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Foreign direct investment, financial flows, private-sector development, humanitarian assistance, Africa
Vijaya Ramachandran is a senior fellow at the Center for Global Development. She works on the impact of the business environment on the productivity of firms in developing countries, and is the coauthor of an essay titled "Development as Diffusion: Manufacturing Productivity and Africa's Missing Middle,” published in the Oxford Handbook on Economics and Africa. Vijaya is also studying the unintended consequences of rich countries’ anti-money laundering policies on financial inclusion in poor countries. She has published her research in journals such as World Development, Development Policy Review, Governance, Prism, and AIDS and is the author of a CGD book, Africa’s Private Sector: What’s Wrong with the Business Environment and What to Do About It. Prior to joining CGD, Vijaya worked at the World Bank and in the Executive Office of the Secretary-General of the United Nations. She also served on the faculties of Georgetown University and Duke University. Her work has appeared in several media outlets including the Economist, Financial Times, Guardian, Washington Post, New York Times, National Public Radio, and Vox.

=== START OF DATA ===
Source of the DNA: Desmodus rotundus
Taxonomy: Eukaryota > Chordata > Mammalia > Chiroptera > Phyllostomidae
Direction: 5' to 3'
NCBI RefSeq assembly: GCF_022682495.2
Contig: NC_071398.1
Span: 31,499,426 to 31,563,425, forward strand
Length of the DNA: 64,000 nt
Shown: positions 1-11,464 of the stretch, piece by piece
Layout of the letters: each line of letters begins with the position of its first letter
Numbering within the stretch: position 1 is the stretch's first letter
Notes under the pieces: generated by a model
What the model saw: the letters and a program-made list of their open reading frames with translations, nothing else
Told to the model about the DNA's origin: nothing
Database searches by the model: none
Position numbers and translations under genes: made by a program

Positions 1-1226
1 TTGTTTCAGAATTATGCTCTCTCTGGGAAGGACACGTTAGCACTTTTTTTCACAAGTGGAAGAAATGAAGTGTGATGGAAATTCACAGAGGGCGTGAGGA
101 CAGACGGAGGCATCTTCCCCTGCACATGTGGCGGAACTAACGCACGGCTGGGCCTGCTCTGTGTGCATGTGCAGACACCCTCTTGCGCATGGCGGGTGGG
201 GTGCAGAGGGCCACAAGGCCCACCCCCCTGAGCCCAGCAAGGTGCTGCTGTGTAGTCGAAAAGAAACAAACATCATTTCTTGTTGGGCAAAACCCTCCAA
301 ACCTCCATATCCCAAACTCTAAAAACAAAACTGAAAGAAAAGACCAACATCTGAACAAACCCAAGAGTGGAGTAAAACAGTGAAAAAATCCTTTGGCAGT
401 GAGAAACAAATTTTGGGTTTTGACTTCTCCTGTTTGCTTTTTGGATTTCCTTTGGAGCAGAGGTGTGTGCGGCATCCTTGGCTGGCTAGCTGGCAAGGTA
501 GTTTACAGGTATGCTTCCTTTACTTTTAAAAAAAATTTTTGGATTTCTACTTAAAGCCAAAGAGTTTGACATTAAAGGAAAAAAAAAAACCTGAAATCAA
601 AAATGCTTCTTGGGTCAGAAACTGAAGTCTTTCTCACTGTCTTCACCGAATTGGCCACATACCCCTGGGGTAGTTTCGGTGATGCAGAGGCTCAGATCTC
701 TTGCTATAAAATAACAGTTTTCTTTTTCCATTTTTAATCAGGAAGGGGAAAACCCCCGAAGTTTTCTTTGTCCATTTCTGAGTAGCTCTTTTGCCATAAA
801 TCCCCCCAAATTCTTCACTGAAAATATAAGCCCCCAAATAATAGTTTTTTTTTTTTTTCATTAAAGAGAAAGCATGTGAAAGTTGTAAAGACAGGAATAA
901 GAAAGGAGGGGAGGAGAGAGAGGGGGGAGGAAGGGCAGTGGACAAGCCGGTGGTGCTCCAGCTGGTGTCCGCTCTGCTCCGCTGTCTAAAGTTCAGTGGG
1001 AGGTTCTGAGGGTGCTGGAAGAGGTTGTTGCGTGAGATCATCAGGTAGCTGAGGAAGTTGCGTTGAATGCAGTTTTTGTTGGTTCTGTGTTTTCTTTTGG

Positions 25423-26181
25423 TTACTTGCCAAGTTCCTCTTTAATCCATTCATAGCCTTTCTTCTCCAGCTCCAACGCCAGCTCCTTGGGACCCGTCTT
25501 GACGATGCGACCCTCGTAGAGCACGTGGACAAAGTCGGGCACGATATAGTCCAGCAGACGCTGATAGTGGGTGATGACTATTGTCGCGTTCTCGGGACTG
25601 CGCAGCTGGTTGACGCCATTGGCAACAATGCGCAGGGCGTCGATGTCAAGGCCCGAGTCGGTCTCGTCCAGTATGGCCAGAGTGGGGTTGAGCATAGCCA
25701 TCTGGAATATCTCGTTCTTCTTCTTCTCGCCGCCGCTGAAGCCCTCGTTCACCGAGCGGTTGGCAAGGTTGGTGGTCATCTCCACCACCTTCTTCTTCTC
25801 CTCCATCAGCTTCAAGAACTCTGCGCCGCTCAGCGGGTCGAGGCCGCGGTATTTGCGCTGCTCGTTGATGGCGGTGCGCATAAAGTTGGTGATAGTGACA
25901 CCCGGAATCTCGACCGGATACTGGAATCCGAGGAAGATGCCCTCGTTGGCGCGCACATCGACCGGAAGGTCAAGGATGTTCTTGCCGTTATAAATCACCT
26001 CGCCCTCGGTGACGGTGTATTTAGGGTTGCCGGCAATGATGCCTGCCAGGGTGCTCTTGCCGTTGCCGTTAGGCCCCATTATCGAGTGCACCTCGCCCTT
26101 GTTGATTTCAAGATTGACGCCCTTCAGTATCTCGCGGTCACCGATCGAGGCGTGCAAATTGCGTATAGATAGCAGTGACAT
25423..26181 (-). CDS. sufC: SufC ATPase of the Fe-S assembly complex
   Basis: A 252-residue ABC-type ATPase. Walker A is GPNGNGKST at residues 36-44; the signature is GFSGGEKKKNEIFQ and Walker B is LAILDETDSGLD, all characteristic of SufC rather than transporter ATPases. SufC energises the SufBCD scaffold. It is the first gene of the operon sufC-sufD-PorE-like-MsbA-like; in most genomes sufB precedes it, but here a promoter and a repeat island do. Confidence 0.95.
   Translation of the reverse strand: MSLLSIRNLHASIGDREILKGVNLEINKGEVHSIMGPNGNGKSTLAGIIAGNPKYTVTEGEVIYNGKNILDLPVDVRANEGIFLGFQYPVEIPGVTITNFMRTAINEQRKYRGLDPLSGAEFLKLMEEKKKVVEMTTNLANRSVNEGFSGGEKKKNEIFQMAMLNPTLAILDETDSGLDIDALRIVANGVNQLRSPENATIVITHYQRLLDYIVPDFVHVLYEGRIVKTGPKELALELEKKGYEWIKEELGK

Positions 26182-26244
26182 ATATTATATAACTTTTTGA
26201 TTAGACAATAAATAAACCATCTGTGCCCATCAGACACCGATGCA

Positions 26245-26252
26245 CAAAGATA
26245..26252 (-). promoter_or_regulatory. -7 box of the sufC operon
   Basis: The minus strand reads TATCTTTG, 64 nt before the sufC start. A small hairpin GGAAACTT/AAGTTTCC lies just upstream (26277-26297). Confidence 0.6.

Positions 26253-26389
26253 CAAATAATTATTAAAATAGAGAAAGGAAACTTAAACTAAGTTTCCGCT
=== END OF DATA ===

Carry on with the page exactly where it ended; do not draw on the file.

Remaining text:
This CGD Brief, based on the book Africa's Private Sector by Vijaya Ramachandran, Alan Gelb, and Manju Kedia Shah, shows how investing in infrastructure and improving access to education can help bring about a broad-based business class in Africa.
Why is the private sector yet to take off in much of sub-Saharan Africa? In Africa's Private Sector, Vijaya Ramachandran and her co-authors identify the biggest obstacles: inadequate infrastructure (especially unreliable electricity and crumbling roads) and burdensome regulations. The authors suggest investing in infrastructure and reforming regulations to lower the cost of doing business, and increasing the access to education for would-be entrepreneurs to help foster the emergence of a broader-based business class that crosses ethnic divides. Join us for a discussion of how foreign donors can help African businesses by supporting better roads and renewable energy systems.